posted Jul 29, 2003
in Communication Ethics

Communication Ethics book part for Programmatic Content Manipulations. (This is an automatically generated summary to avoid having huge posts on this page. Click through to read this post.)

The power of software expressions to manipulate other expressions is one of the reasons software is so useful, but it causes confusion as well. There is a whole variety of ways that an expression can take other expressions and manipulate them, beyond the standard copying to a new destination.

Framing & Context Shifting

One simple way of manipulating other expressions that doesn't even include what most people would consider "programming" is the one called "framing". Framing is when you create a website that splits the browser's screen into two or more pieces. One piece shows some website with presumably useful information, the other shows other content, typically ad banners or other money-making material, that has nothing to do with the useful site. The issue of whether this is legal or acceptable has come up several times in court, but (unfortunately) they all ended up settling out-of-court.

As early as 1997, linked to hundreds of news sites on the web and showed them in a frame, surrounded by's sidebar, and showing's URL (because that's how frames work). An out-of-court agreement allowed to continue linking, but to stop framing. In 1998, a dental website, Applied Anagramic Inc, framed content from another dental website, Futuredontics Inc. The court decision that resulted was ambiguous, saying:

... the Court finds that the cases cited by the parties do not conclusively determine whether Defendants' frame page constitutes a derivative work.

Neither case manages to provide any guidelines beyond "Framing might be bad." Despite the amount of time this issue has been with us, court cases have only given loose guidelines against deceptive framing, with little clear definition on what deceptive framing is. The solution to this problem was that the problem simply went away. Convenient, but doesn't leave us with much precedent.

The essence of framing is shifting the context of an expression. One example of this is the McSpotlight site protesting against McDonald's. In their own words:

McSpotlight hijacks McDonald's new site (using Frames) and deconstructs its carefully worded PR spiel.

Emphasis mine. Compare the context surrounding McDonald's web site to the context of the McSpotlight's tour. The entire purpose of McSpotlight's tour is to change the context with which you view McDonald's page, and thus change the message sent to the viewer. Unfortunately for the purposes of this essay, McDonald's web site has changed and the only part of the tour that works now is the home page and a couple of other isolated links, but you can get the gist.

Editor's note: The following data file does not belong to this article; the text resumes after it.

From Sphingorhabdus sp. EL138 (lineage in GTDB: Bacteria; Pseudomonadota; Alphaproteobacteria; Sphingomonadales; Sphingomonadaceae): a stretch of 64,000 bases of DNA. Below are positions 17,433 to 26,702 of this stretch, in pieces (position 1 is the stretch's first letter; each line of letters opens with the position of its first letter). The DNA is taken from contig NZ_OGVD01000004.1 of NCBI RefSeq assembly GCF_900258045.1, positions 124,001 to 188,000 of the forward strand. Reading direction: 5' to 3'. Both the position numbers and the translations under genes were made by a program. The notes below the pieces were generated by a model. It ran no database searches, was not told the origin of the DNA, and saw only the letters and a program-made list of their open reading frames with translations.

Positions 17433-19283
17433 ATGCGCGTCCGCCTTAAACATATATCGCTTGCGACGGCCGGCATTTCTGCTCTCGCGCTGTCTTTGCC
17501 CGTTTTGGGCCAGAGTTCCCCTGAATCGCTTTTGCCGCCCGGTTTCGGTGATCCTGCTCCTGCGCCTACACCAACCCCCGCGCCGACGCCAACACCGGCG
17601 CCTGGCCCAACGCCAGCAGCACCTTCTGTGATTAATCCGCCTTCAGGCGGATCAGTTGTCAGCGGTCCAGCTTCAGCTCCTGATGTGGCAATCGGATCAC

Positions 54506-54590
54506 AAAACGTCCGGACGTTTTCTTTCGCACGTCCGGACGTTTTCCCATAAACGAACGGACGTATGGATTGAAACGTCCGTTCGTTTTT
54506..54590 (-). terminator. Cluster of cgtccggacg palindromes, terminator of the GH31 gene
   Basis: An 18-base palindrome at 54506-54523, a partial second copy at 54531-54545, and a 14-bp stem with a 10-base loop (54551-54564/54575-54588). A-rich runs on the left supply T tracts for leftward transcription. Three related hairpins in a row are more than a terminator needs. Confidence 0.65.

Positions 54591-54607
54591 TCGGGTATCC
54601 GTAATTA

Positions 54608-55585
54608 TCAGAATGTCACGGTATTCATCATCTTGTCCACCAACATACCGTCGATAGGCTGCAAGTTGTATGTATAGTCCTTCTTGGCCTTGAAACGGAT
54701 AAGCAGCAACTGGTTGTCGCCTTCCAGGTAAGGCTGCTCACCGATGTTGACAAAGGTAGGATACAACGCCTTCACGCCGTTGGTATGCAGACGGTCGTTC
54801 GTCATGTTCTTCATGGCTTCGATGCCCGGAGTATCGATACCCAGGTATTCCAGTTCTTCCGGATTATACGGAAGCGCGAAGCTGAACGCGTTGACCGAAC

Despite the legal ambiguity, several sites continue to frame content, even large ones like and

Content-Blind Manipulation

While framing has attracted significant attention, it is by far the least technically sophisticated example of content manipulation I can think of. It does not actually affect the original content. If we take one step up on the complexity ladder, we find content-blind replacement scripts. These programs situate themselves between the receiver and the transmitter, intercept the message, and perform some of replacement on the words, paying no attention to the actual content of the page. For instance, you can see a Swedish Chef-ified version of my home page.

I call such manipulation techniques "content-blind" because they are not really looking at the content of the web page. Regardless of the contents of the web page, some manipulations will be performed on whatever is available. No matter what web page you run these scripts on, the results will be essentially the same.

One of the most interesting variations on this theme is the Shredder. The Shredder is an artistic statement about the nature of the web, which ties in rather nicely with the points I'm trying to make in this essay. From about shredder:

The web is not a publication. Web sites are not paper. Yet the current thinking of web design is that of the magazine, newspaper, book, or catalog. Visually, aesthetically, legally, the web is treated as a physical page upon which text and images are written.

Have a look at iRi through the Shredder. What's really interesting about Shredder is that it is itself an artistic expression, absolutely independent of the web pages it may produce as a result of use. The website appears to contain many other expressions of a similar nature.

While behind each of these scripts lies some static source code, upon which somebody holds the copyright, the static source code does not reflect the true nature of the program/expressions. When you look at the iRi through Shredder, where does iRi end and Shredder begin? The only way to understand Shredder is in its relation to other expressions, which has no equivalent in the static expression world. Considered on its own, Shredder is meaningless; only when acting on something does it have any existence as an expression.

Content-sensitive manipulation

On the highest end of the complexity scale, there are programs that can take some content and dynamically alter it to some specification. Some censorware attempts to work this way, by "bleeping out" profanity and blocking pornography. Another example is translation programs like Babelfish that attempt to translate web content from one language to another. These can be very complex and the only limit to what they can do is human imagination and technical skill. What does that mean about the ownership and liability of the expression that comes out of such manipulation? Is there any legal difference between this and content-blind manipulation or framing? These are not easy questions to answer.


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